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Fusarium oxysporum mediated underpinning of cell type-specific modulation in multiple host interaction

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Parasitic fungus causing wilt and plant death targets different crops to wreak havoc

Fusarium oxysporum is a formidable parasite; attracted by chemicals released from plant roots, it systemically invades its host, causing massive collapse and death. By studying its molecular dialogue with plants, EU researchers with the FOUNDATION project are looking for new control strategies.

Climate Change and Environment
Food and Natural Resources

More than 120 forms of Fusarium oxysporum (Fo), each adapted to a specific crop, cause gigantic economic losses worldwide. “A recently emerged strain, Tropical Race 4, currently threatens to eradicate global banana production,” says Antonio Di Pietro, project coordinator and Professor of Genetics at the University of Cordoba.

Parasite molecules ‘talk’ to the host plant

The research group studied the interaction of Fo in four different plant species: tomato, banana, the model plant Arabidopsis, and the ancestral land plant Marchantia polymorpha. “This enables us to identify the conserved mechanisms underlying biotrophic, or live cell, infection stages of Fo wilt disease during interaction with a broad host range,” outlines Di Pietro. This research was undertaken with the support of the Marie Skłodowska-Curie Actions programme. Some time ago, the research team discovered a chemotropic sensing mechanism by which this fungus locates plants in the soil and grows towards chemoattractants released by the roots. The invader then grows silently in the root and colonises the vascular tissue, often leading to plant death. A second type of crosstalk occurs when the fungus grows between the cells of the root cortex, the apoplast. Di Pietro explains: “By using discovery proteomics, we are looking for key signalling molecules from both parties that likely shape the biotrophic molecular dialogue.”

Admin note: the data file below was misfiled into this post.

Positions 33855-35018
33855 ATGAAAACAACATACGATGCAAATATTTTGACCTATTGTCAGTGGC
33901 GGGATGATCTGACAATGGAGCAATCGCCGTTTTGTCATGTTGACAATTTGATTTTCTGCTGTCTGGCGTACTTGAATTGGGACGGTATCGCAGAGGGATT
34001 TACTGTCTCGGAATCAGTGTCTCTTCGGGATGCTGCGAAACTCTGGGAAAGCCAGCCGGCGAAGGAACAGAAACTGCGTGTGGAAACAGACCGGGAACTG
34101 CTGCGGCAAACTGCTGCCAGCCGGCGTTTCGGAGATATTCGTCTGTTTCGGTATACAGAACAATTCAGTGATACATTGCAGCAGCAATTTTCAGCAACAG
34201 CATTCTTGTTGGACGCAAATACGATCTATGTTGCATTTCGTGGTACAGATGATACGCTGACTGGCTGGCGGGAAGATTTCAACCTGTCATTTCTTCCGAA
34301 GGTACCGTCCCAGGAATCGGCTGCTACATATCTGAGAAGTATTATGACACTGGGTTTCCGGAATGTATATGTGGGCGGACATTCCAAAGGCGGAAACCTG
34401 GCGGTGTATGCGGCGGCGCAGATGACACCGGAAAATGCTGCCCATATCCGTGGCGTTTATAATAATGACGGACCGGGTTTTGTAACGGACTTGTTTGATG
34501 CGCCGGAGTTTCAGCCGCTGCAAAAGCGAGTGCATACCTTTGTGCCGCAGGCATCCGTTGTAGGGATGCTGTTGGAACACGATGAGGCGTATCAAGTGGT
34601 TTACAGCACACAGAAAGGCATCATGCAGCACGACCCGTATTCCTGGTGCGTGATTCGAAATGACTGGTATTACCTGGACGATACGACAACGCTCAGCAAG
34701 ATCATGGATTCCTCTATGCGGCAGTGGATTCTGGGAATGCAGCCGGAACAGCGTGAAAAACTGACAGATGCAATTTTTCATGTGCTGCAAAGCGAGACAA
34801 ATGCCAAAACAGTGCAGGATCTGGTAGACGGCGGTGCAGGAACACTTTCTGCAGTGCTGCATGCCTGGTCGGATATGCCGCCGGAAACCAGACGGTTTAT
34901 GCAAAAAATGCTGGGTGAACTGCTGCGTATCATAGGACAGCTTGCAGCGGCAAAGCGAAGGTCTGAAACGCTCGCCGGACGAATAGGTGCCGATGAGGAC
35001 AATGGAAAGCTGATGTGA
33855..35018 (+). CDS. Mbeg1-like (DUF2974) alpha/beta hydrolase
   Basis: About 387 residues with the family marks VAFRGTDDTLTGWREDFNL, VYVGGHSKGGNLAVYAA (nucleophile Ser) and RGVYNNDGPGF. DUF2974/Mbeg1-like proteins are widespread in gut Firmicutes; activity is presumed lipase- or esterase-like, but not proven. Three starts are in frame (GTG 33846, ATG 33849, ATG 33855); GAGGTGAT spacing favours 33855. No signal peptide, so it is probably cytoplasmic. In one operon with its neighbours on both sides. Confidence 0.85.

Evasion of the plant immune system is key to successful infection

FOUNDATION has provided unprecedented glimpses of the early infection stages and the molecular dialogue with the multiple plant hosts. For example, the research group has identified the pathogenicity molecules (effectors) that mediate compatibility between fungus and plant. Releasing these effectors helps the pathogen to become more virulent, so the scientists turned to look at M. polymorpha, a newly developed model infection system. Amey Redkar, the Marie Skłodowska-Curie fellow, says: “We aim to determine the function of the identified virulence proteins in this ancient, early, non-vascular land plant to understand how pathogen effector proteins have evolved.”

Applications for pathogen resistance in other crops

Evidence under the FOUNDATION belt suggests that monogenic resistance against Fo is based on molecular recognition of fungal molecules by specific host plant receptors. This then kick-starts the plant immune response. However, pathogens can change their molecules or target the plant’s defence system with specific effector proteins to suppress the immune response. Detailed knowledge of the ‘arms race’ between Fo and its hosts should reveal new resistance strategies. FOUNDATION research has generated new, large-scale data sets, a valuable resource for the scientific community. “Moreover,” Di Pietro continues, “we can now mine the apoplastic root proteome during Fo infection.” An activity-based protein profiling (ABPP) approach has rarely been achieved so far in fungal root interactions and can be used to find missing parts of the molecular cascades for development of sustainable resistance.

A methodological constraint prompted a multi-model approach

Obtaining sufficient fungal biomass for digging out these biotrophic fungal signals has been a challenge. Hence, the FOUNDATION multi-model host system has been crucial. Tomato-Fusarium, for example, is a well characterised system that provides abundant root biomass for biochemical analysis. “We also performed ABPP in the Banana-Fusarium pathosystem, another rare achievement,” Redkar points out. Simultaneously, this provided opportunities to cross validate results from different crop plants. Application of fungicides to the soil is now banned in most agricultural settings so improving plant resistance is the most efficient way to manage these devastating, difficult-to-control diseases. Di Pietro sums up: “FOUNDATION has provided key insights into the molecular biology of vascular wilt disease and opened up new avenues for crop resistance breeding.”


FOUNDATION, plant, fungus, resistance, wilt, biotrophic, Fusarium oxysporum, immune response, immune system, resistance breeding

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